When it comes to branded and generic drugs, the listing of key issues in this image misses a trick. The labels are identical.
This lack of difference is a consequence of the 1984 Hatch-Waxman Act which after two decades of dispute staked out a boundary between generic and branded pharmaceutical companies, part of which in the case of their drugs required the generic companies to take over the label of the branded drug when they entered the market.
The issue of branded and generic took shape in the 1950s. Before then the primary way companies controlled drug niches – monopolized on the sale of profitable drugs – was through branding rather than patents. This meant there were a lot of branded generics and a lot of companies who manufactured drugs for other companies who branded and marketed.
The branding and marketing cost money and was the major component of a drug’s price – that and profit taking. If consumers could access “raw” medicines the same way they can access unbranded other products, they would be able to save money. And driving down the price of drugs was the main goal of Estes Kefauver’s hearings on the pharmaceutical industry that led to the 1962 Amendments to the Food and Drugs Act.
Kefauver failed in his goal of containing prices. Other changes his amendments introduced, such as the need to prove a drug worked before marketing and the use of controlled trials to achieve this, drove the price of drugs up. As prices rose during the 1960s, for a variety of reasons support for the idea of increasing the flow of generic drugs began to grow.
The main block to the use of generics was legal. Most American states for instance had anti-substitution laws, meaning that, if a doctor wrote a script for a branded drug, a pharmacist could not substitute a cheaper generic drug.
Battle lines were drawn between the consumer movement, a relatively powerful lobby in the 1960s, and the branded industry who for the most part were operating behind a shield of doctors.
The push to repeal anti-substitution laws and greater use of generics was portrayed as a push for socialized medicine and an infringement of the sacred relationship between doctor and patient. Do you want your doctor to give you the best or the cheapest drug?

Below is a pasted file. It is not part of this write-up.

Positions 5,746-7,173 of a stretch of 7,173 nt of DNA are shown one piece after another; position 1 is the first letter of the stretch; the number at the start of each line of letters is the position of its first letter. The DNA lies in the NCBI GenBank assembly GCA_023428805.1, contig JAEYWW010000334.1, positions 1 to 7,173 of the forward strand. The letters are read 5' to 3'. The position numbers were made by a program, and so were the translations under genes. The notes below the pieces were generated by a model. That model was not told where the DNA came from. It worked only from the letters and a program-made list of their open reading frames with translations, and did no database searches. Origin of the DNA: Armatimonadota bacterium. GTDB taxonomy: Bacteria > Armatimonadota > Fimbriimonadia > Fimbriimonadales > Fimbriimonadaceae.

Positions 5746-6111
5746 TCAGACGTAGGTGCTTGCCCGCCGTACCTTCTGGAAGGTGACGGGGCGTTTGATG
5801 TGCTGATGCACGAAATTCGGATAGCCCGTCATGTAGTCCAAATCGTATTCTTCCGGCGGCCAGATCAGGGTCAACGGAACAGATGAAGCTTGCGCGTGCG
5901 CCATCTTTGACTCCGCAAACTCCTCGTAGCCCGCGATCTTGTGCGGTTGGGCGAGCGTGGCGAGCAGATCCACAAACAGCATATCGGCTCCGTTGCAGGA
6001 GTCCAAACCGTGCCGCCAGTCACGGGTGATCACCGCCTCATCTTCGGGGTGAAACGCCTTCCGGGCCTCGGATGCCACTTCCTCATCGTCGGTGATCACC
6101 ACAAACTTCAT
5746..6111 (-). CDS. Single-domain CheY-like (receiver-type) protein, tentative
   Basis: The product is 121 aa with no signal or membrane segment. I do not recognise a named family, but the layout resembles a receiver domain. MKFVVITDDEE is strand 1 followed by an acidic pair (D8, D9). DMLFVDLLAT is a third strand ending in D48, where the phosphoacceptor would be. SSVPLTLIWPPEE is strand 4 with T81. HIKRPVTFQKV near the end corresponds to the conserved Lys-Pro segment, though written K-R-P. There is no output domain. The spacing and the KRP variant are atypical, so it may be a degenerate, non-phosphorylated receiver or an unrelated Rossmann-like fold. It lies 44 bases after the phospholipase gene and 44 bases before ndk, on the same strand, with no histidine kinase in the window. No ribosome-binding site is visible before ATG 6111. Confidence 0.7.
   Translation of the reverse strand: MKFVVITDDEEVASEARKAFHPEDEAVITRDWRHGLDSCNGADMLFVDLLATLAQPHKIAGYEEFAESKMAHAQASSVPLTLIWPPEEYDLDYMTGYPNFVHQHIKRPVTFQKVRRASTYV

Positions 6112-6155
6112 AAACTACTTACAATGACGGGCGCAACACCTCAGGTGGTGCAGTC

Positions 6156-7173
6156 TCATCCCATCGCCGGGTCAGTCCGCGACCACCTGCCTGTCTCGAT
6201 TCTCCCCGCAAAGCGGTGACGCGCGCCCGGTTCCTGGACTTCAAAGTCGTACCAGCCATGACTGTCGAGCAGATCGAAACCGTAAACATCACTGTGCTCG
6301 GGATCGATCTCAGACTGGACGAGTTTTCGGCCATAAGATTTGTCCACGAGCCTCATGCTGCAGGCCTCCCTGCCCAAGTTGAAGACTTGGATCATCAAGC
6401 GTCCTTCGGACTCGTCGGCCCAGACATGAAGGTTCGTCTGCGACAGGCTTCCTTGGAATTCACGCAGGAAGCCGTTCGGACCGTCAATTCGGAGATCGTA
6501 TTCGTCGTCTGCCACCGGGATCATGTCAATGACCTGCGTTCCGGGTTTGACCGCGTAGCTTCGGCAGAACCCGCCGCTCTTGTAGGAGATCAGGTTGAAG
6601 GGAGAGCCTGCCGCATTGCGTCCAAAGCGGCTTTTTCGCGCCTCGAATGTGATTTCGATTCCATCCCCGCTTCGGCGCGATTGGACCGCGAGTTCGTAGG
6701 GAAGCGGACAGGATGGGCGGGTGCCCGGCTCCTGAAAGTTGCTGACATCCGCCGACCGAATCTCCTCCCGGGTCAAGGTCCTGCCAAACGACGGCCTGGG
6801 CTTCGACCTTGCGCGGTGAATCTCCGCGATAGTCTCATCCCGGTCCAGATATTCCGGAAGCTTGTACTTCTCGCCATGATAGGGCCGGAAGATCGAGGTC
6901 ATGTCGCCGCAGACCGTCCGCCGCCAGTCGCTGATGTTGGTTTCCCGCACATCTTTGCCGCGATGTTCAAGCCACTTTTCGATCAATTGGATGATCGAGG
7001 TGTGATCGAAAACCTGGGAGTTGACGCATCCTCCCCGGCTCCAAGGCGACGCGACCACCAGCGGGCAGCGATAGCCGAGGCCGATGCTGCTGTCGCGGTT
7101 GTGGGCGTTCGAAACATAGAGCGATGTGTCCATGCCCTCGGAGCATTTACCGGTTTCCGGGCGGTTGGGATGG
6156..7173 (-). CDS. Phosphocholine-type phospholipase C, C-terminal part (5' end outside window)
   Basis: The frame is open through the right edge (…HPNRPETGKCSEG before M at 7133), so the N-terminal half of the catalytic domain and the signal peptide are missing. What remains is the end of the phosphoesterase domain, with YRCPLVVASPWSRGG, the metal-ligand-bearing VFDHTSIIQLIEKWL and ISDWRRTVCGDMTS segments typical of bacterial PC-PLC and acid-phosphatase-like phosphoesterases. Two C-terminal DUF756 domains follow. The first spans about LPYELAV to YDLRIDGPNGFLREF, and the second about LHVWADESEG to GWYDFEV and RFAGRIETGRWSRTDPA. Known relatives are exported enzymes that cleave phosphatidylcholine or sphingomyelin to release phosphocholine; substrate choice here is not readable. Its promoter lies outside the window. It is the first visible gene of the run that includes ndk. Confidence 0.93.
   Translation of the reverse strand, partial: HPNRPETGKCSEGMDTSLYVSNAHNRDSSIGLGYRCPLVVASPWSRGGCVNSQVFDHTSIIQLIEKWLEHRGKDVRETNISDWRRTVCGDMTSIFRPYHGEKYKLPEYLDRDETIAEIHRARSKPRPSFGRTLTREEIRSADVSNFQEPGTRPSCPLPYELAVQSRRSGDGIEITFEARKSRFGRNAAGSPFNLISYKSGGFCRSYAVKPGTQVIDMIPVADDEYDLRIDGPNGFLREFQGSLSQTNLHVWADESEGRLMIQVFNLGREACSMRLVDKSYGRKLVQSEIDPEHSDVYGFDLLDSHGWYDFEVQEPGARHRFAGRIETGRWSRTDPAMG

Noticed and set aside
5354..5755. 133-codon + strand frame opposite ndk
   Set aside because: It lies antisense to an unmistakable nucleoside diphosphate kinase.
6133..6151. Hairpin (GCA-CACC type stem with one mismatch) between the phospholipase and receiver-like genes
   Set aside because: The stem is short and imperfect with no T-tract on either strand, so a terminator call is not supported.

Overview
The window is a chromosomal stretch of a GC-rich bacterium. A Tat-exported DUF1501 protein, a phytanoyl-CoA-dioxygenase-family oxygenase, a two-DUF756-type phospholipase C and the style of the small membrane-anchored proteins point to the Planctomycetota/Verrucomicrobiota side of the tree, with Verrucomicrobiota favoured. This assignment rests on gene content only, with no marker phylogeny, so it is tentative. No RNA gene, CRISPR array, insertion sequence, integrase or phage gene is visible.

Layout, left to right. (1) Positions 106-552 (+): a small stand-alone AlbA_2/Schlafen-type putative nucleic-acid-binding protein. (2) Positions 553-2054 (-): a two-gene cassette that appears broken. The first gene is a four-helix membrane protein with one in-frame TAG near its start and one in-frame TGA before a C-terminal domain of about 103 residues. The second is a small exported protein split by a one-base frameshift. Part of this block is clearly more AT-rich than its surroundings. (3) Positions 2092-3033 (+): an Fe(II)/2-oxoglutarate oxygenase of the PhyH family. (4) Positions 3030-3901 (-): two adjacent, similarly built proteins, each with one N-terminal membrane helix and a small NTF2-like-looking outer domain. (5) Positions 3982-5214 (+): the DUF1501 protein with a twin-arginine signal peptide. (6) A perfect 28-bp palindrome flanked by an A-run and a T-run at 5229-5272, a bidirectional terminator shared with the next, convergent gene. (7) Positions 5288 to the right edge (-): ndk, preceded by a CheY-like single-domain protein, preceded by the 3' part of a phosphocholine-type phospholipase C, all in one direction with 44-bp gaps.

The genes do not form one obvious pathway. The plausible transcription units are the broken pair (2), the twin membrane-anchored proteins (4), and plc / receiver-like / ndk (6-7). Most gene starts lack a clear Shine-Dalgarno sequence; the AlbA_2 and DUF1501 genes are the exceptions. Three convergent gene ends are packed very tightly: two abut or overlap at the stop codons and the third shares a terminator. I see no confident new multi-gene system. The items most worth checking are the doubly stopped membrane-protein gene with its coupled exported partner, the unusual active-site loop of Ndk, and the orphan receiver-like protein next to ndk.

Pharmacists were warned about the risks of being sued by patients if they were to intervene and swap drugs and something then went wrong.
Staring in 1974 with Kentucky a trickle of states repealed their anti-substitution laws, while Oklahoma refused to do so. The key moment came in 1978 when New York opted to allow substitution. This was key because where other states had lists allowing twenty or thirty drugs to be substituted, using cloak and dagger methods Bill Haddad in New York had created a list of 800 FDA supported substitutions. It was this rather than Haddad’s later involvement with Orrin Hatch and Henry Waxman that brought generics into play.
Hatch-Waxman tidied up the loose ends. It gave the branded industry a modest amount of patent extension and streamlined the process for generic drugs to enter the market.
A central element of the deal involved the label generic companies would run. Generic companies can make chemicals but the branded companies run the trials and collect the early data on a drug that makes the label and transforms a chemical into a medicine. The best deal seemed to be for generic companies to take over the branded label lock stock and barrel.
When the Supreme Court ruled in 2011 that generic companies could not be sued in a failure to warn case, because they had not done the warning, this set up a predictable clash. In 2001 when Prozac went off patent and Barr Laboratories brought out a generic fluoxetine, it was clear that at some point the question of suicide on a generic SSRI would become an issues.
The Dolin case is where the rubber hits the road. Some higher court will have to decide on the merits of allowing GlaxoSmithKline to be sued when Stewart Dolin committed suicide while taking generic paroxetine rather than Paxil. This may take some years to sort out, with every iteration in the legal process cementing Stewart Dolin’s name in legal history.
Meanwhile, the cost of branded drugs around 1962 was less than $10 Billion per year. In 1984, the year of Hatch-Waxman, it was slightly over $20 Billion per year. It is now a $1,200 Billion per year operation.
Somehow every action in the pharmaceutical sphere has a way of turning out exactly the opposite of what its promoter intended.